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Looks like my data warehouse project is moving to Teradata next year (from SQL Server 2005).

I'm looking for resources about best practices on Teradata - from limitations of its SQL dialect to idioms and conventions for getting queries to perform well - particularly if they highlight things which are significantly different from SQL Server 2005. Specifically tips similar to those found in The Art of SQL (which is more Oracle-focused).

My business processes are currently in T-SQL stored procedures and rely fairly heavily on SQL Server 2005 features like PIVOT, UNPIVOT, and Common Table Expressions to produce about 27m rows of output a month from a 4TB data warehouse.

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One place to start is here:

This might be a little late, but there are a few things which I can warn you about Teradata which I have learned.

Use the most recent version as often as possible. For V12 the optimizer was re-written and the database performs much better now. Try to realize that SQL Server and Teradata are very different beasts, most of the concepts will not transition well. Do not underestimate the importance of a primary index. The locks that teradata uses are very primitive when compared to other databases. Do NOT use TERA mode. You do not have any code which is legacy, ANSI mode is far superior and is widely encouraged. Join indexes are very helpful tools, but they do not provide all the answers. Parallelism, take the time to understand how FASTLOAD, MULTILOAD, and TPUMP works and find out how one can leverage it with their ETL strategy. If you are attempting to run a query which needs to be performant, do not use any casts, the optimizer will not use statistics to generate the best execution plan. Working with dates are going to be a pain, just a warning. Teradata is very DDL oriented, try to understand all the syntax related when creating a table. Compression is a wonderful tool, if you have any values which are repeated in a table, make use of it. There are not many tools available with Teradata, be prepared to build a lot. The tools that exist are very expensive.

Unfortunately, I do not know much about SQL Server, so I cannot say what tools in SQL Server appear in Teradata.

Hope this helps

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This will be useful, thanks. – Cade Roux Jun 3 '09 at 13:58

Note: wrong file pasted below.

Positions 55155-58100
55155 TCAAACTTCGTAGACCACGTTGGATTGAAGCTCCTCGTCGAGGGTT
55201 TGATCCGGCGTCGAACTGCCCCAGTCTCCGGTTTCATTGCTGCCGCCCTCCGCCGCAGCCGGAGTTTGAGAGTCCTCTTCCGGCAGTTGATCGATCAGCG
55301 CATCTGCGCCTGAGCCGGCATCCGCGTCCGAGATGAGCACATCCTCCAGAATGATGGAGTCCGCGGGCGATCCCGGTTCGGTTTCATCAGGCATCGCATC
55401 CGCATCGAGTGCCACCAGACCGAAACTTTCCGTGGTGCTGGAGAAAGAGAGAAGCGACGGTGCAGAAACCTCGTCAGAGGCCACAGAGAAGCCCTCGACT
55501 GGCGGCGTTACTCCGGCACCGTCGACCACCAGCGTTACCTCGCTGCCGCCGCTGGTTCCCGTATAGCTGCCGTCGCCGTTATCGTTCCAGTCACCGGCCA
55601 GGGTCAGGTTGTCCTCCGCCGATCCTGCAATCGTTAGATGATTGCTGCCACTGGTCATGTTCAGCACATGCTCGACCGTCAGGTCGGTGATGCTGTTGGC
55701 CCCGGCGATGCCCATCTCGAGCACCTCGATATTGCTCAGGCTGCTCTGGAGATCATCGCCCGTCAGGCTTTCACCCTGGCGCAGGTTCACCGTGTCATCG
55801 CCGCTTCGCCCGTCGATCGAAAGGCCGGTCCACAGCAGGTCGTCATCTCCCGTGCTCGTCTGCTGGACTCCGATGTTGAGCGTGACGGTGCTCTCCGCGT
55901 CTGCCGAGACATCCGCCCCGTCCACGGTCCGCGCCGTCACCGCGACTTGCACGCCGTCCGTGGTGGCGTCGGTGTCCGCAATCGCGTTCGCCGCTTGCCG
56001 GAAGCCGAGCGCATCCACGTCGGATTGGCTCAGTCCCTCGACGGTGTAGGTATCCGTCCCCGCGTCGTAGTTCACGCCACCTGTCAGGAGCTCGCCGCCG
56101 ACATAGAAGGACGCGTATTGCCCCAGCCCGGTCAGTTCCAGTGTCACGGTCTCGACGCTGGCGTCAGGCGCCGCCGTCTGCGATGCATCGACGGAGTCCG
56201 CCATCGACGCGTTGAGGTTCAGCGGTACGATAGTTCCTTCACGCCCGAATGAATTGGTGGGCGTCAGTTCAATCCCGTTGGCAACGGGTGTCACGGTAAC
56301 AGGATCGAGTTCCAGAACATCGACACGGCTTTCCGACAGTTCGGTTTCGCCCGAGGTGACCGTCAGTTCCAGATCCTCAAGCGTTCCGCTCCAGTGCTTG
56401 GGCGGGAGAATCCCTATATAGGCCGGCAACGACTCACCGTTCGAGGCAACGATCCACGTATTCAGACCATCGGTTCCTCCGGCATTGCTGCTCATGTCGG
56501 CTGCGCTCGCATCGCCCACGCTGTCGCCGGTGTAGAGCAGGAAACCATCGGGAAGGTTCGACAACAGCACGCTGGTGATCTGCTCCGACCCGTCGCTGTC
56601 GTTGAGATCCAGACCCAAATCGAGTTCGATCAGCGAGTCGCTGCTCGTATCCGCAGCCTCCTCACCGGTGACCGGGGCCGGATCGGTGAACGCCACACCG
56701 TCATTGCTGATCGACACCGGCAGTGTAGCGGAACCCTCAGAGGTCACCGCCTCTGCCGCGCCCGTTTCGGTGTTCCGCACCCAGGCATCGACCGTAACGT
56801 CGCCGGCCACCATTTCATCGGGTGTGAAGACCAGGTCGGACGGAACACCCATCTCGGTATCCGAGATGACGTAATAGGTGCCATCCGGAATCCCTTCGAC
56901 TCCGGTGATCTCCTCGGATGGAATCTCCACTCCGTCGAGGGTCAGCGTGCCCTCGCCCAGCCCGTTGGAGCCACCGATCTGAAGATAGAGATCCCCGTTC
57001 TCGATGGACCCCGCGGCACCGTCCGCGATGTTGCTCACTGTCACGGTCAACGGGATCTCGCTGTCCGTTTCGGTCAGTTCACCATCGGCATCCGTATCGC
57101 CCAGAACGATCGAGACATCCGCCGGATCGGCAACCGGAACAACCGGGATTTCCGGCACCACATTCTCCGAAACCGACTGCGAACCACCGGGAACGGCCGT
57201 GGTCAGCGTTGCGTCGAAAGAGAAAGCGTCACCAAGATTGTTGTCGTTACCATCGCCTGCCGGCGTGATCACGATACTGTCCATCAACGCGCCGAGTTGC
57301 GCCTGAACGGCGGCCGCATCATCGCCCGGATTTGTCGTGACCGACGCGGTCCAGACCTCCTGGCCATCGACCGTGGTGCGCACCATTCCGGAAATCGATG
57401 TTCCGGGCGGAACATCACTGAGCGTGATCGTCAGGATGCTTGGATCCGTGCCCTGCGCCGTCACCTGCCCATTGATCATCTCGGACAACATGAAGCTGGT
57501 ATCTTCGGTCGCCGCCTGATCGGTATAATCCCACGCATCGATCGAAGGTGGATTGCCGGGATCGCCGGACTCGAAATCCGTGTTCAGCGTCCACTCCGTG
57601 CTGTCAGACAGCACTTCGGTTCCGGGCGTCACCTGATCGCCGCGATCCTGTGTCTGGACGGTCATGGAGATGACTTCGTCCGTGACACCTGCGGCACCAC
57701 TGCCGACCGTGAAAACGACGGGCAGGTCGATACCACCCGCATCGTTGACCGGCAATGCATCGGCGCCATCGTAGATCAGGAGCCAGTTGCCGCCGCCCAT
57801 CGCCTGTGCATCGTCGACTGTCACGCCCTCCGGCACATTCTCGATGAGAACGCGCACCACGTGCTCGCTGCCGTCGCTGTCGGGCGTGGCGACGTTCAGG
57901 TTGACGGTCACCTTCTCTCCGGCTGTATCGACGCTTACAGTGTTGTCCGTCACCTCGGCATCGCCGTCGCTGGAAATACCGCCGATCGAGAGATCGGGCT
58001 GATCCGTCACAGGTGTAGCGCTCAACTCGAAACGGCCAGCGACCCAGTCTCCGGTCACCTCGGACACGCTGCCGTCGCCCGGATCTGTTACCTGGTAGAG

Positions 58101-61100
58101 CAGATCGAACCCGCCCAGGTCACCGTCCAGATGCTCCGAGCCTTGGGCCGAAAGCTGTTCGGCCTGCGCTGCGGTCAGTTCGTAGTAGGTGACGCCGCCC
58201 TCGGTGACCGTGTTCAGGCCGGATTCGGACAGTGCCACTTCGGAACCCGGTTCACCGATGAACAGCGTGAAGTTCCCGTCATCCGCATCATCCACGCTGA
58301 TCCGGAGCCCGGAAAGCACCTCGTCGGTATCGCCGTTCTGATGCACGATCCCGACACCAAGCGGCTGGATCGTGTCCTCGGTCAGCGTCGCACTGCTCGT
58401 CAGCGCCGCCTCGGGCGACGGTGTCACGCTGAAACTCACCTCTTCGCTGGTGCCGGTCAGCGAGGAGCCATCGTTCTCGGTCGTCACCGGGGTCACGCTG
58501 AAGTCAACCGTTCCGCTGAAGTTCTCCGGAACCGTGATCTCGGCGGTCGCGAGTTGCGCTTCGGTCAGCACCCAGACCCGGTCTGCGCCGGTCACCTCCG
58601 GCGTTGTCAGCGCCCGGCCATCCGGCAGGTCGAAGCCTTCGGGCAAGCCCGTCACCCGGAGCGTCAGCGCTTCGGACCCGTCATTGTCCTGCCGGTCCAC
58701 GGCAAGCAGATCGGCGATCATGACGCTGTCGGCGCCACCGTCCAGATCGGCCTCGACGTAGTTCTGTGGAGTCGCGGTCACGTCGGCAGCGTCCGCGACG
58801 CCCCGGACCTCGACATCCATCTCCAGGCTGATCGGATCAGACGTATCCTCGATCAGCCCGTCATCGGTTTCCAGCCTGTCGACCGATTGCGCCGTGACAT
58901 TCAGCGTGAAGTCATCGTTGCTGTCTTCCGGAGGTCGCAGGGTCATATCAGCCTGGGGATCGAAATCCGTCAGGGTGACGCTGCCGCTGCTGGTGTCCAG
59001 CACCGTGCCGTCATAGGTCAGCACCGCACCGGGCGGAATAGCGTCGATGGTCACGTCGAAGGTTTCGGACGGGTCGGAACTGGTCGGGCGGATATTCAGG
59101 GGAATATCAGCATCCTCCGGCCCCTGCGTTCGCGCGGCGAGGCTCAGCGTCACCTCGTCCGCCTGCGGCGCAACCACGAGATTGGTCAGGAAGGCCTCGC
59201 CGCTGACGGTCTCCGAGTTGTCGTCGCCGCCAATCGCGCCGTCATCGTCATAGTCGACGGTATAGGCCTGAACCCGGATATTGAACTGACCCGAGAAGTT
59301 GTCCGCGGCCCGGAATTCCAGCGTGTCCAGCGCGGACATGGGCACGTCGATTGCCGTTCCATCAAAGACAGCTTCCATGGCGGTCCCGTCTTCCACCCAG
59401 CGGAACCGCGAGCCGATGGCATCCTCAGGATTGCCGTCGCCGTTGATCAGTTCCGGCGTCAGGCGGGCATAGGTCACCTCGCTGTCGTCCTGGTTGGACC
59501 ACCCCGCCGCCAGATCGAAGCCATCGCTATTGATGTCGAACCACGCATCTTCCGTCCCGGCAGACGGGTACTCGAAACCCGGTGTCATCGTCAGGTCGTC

This is very useful. But be informed that Teradata's design will fascinate you. It is carefully designed at hardware level also. – Enjoy coding Aug 25 '09 at 7:16

I would also look into the recently launched Teradata Developer Exchange as well as the TeradataForum and forums on Teradata's main website.

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I don't know of any good references available online. Teradata has some design manuals that are available for download, but they're more instruction manuals and not "best practices" as such. check them out here:

Alternatively, you need to find a friendly Teradata expert to bounce ideas off. Try Teradata themselves, or find a local consultant with Teradata experience.

Best Practices on Teradata isn't a topic that gets lots of discussions and most of the best tricks tend to be proprietary knowledge of the person/people who discovered them.

Sorry, David Stewardson Satyam Computer Services

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Thanks, I did find a contact through Twitter and he has given me a number of pointers which are specifically relevent to the massively parallel Teradata techniques. The Bank will also assign us a Teradata person eventually. – Cade Roux Dec 4 '08 at 23:10
Do you mind sharing those pointers? Kinda what this is all about... – Codewerks Dec 18 '08 at 15:29


EDIT: Seeing as that's just advertising, as you've pointed out, see how you go with these. Please bear in mind that I don't have a clue what Teradata is and can't see myself using it any time this side of the 22nd century AD.

The middle one looks promising with it's nice long link tree at the top

Oracle® Business Intelligence Applications Installation and Configuration Guide > Preinstallation and Predeployment Considerations for Oracle BI Applications > Teradata-Specific Database Guidelines for Oracle Business Analytics Warehouse >

and the first link, to the forums, should put you in touch with the right people.

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Thanks, but I'm looking for technical material, not marketing stuff. – Cade Roux Nov 26 '08 at 15:09
Not to be rude, but why are you answering questions for which you have no background? – HuckIt Aug 19 '14 at 14:29
@HuckIt because I was idly looking for something interesting to do that was maybe slightly helpful. Depression management comes in many shapes and sizes and that's one of them. – bugmagnet Aug 20 '14 at 3:03

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